BLACKGUARD

You might remember the name BLACKGUARD. Not so long ago they were the greatest thing that had happened to the Canadian metal scene. But then it all went quiet. Until now. Answers by vocalist Paul Ablaze. Anders Ekdahl ©2019

A band name sets the tone for the band. With the right name, you don’t really need any sort of declaration of intent. Was it hard to come up with a name? What does the name mean to you?
-We’ve had two names for this band. We started as Profugus Mortis, which translates to “fugitives of death”, and then Blackguard which I suppose is defined as an unsavory character of sorts. Not that I think we’re unsavory characters will mal-intent, but when you’re making aggressive music and that music being a possible outlet of aggression having a name that represents that helps to frame things. Although I don’t necessarily think it’s a requisite, but it does help tie things together.

Who would say are the founding stones of the kind of sound you have? Who are your house Gods and how have they coloured your music?
-Humm. From the very beginning, I would say Children Of Bodom, Unexpect, maybe old Dimmu. It’s been a while since I’ve had to think about this and I’m sure everyone in the band will say something different.

When you play slow do you have to think differently arranging the music than if you play faster and vice versa?
-Each song is its own beast, but whether slow or fast the goal of the song in terms of what needs to be communicated needs to be maintained. And by communicating I don’t strictly mean verbally in regards to the lyrics but rather the structure, textures of the song like a tapestry should be clearly understood.

Playing live is a totally different beast to studio work. How does your music work in a live environment?
-Our songs have always be written with the intention of being played live, and although we will challenge ourselves in the writing process to better our skills in the studio, that must at all times be translatable in the live setting or it serves no purpose.

How important is having a label to back you up today when you can just release your music on any sort of platform online? Are there any negative consequences to music being too readily available to fans?
-I don’t feel labels are as important as they once were but that’s not to say they don’t still serve a purpose, because good labels still do offer something that isn’t readily available, which should be certain expertise in releasing and promoting music. However, in the information age, everyone has the ability to master these skills and provided you have a good product you can always build a proper team of publicists and managers to accomplish anything a label could do for you if you are willing to risk your own finances in the endeavor.
The only consequence of having so much music readily available is perhaps the abundance of mediocre music one needs to sift through in order to find what pleases you. But I hope this, in turn, will put pressure on the artist not to settle for releasing sub-par recordings and material. In the end, the consumer will decide what they want to hear and ultimately “good” or “bad” is largely subjective.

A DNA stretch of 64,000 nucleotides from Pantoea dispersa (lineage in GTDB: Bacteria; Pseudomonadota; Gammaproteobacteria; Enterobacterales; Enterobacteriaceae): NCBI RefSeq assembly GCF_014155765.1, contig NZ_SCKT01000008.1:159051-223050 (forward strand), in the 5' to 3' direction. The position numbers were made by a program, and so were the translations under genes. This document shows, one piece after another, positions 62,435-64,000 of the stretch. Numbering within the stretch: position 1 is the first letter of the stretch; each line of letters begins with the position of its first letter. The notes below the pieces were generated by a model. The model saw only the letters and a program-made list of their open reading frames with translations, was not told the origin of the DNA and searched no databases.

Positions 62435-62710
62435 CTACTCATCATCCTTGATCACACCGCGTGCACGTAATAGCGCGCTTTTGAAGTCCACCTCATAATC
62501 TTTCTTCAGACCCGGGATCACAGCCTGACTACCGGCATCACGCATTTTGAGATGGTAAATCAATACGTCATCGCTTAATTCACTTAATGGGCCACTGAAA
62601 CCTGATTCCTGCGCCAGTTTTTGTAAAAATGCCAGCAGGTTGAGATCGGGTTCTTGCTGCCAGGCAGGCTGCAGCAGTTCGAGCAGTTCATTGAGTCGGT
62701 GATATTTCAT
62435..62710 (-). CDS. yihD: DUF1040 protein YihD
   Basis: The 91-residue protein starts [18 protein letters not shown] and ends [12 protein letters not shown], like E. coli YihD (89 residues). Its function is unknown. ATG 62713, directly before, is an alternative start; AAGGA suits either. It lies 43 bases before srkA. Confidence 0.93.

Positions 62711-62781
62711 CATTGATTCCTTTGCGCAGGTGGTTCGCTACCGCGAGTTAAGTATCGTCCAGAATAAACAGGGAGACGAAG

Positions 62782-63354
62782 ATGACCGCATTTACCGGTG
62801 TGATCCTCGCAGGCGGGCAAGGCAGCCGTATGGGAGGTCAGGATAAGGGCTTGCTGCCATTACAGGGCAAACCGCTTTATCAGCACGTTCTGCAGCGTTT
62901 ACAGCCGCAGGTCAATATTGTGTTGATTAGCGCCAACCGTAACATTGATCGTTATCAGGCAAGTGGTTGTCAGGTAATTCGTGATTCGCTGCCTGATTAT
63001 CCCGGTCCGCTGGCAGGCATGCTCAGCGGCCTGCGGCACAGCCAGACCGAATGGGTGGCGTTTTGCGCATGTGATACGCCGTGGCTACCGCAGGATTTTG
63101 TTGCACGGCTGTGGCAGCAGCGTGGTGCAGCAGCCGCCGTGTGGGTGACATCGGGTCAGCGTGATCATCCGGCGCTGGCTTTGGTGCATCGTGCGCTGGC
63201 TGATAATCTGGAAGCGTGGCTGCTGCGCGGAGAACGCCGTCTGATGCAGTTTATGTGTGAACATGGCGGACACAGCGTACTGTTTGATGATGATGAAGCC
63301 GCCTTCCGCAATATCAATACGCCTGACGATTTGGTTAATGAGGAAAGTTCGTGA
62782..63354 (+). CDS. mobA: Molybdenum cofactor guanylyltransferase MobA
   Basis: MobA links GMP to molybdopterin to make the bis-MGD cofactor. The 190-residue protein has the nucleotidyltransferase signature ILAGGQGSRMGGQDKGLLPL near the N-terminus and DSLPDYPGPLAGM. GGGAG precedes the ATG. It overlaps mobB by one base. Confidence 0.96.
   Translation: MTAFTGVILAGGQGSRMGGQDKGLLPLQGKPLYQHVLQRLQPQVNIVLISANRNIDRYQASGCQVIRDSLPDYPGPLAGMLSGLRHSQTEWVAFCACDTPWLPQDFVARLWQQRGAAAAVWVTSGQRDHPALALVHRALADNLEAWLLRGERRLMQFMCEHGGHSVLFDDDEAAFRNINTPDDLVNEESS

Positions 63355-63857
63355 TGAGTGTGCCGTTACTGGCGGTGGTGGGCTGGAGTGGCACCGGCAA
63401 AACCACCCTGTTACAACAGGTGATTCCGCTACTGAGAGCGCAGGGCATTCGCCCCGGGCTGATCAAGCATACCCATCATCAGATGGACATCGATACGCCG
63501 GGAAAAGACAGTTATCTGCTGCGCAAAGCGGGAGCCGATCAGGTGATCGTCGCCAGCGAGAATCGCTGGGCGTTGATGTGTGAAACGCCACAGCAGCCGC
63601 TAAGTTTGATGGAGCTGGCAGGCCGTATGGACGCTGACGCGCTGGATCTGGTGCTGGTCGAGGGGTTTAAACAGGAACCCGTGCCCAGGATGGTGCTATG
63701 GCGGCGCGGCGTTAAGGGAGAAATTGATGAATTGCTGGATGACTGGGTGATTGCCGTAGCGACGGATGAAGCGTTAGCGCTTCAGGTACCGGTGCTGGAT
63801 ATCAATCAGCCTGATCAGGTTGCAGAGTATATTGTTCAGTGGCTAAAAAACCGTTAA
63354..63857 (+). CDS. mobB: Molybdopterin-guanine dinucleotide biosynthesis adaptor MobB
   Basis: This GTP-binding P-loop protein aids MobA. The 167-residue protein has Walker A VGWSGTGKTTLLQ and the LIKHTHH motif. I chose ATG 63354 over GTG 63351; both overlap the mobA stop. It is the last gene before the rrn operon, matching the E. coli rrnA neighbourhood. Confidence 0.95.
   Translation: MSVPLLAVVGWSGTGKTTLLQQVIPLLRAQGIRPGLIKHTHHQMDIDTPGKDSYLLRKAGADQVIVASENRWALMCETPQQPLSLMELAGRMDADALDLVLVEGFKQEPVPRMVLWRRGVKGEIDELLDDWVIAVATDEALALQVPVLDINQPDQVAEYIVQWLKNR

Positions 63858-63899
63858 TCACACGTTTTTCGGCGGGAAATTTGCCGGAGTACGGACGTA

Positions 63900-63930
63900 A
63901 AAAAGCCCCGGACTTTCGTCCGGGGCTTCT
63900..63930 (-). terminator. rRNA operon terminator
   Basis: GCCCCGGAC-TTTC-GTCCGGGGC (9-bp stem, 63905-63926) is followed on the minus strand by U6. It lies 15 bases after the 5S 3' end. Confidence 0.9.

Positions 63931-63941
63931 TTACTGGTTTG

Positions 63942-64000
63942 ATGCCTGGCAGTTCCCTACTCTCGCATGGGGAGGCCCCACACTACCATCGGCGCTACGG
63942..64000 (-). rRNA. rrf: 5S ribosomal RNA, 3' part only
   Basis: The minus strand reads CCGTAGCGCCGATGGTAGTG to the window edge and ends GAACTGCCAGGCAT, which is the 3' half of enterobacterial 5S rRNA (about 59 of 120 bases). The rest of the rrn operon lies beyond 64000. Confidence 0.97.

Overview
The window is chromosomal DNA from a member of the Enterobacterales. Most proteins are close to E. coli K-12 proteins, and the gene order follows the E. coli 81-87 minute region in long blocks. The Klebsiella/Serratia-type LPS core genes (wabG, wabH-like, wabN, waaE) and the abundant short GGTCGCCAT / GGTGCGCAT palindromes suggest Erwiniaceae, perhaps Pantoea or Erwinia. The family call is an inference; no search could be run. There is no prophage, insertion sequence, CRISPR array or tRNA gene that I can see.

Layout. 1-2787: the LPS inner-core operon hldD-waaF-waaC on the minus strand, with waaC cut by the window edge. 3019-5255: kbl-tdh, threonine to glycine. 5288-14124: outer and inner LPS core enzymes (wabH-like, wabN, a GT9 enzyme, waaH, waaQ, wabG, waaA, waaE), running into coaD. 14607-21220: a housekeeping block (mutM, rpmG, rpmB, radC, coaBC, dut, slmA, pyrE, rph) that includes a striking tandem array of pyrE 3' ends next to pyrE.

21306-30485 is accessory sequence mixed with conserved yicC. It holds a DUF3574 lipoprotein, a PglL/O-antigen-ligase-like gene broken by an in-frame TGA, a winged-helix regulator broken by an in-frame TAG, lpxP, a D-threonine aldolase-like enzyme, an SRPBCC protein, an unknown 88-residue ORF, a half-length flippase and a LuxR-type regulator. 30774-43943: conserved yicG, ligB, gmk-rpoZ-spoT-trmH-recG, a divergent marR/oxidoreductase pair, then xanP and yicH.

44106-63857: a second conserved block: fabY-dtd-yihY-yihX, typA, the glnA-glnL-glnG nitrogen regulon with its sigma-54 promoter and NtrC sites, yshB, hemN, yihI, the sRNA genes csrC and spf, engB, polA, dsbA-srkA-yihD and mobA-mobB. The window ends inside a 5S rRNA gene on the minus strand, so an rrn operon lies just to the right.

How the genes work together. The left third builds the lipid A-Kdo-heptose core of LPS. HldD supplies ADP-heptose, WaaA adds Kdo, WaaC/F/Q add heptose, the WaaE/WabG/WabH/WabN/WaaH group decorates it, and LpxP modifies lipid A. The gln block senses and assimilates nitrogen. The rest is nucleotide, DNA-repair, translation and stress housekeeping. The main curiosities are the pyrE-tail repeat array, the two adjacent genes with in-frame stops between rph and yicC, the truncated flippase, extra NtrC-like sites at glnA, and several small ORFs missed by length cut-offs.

I get the feeling that fans that are true to a band, is a lost thing with the easy access to music these days. Do you feel that this is a bad thing or are there any positive aspects of it at all?
-That’s an interesting observation and something that has crossed my mind more than once. It’s emblematic of our disposable/ADHD society that has a harder time staying focused on one thing at a time. But to echo my previous sentiments in regards to the abundance of music available, this will impact the producers of music to go above and beyond the status quo to maintain relevancy.

What to you is a great front cover? What should a cover have to make it great?>
-I’m really not much of a visual artist so it’s hard for me to say. Simplicity can be just as beautiful as something extravagant and it either speaks to you or doesn’t.

Do you feel that you are part of a national scene? What is the climate for metal in your country?
-I don’t know what we are anymore. Maybe we’re just making a guest appearance on a stage we were once a fixture of. I will say that the Canadian/Quebec/Montreal scene might be as strong or even stronger than it’s ever been and I’m proud of the small role we played in it.

I use Spotify and Deezer but only as a compliment to buying CDS (it’s easier to just have your phone or pad when you’re out) but I fear that soon music as we know it will be dead and buried. What are your worries as a band?
-If by music you mean physical products to sell, then yes that is a possibility to a certain degree. I do believe that people will inherently want something tangible that they can hold in their hands and maybe it will come back “in style” to buy CD’s again, or maybe not. For all we know in a few months there could be an outcry to end CD production on the basis of environmental waste, why even produce CDs and cases that will inevitably go in the garbage when digital is a more environmentally friendly option. That’s a possibility too.

What lies in the future?
-We don’t know, all things will happen as they are meant to.

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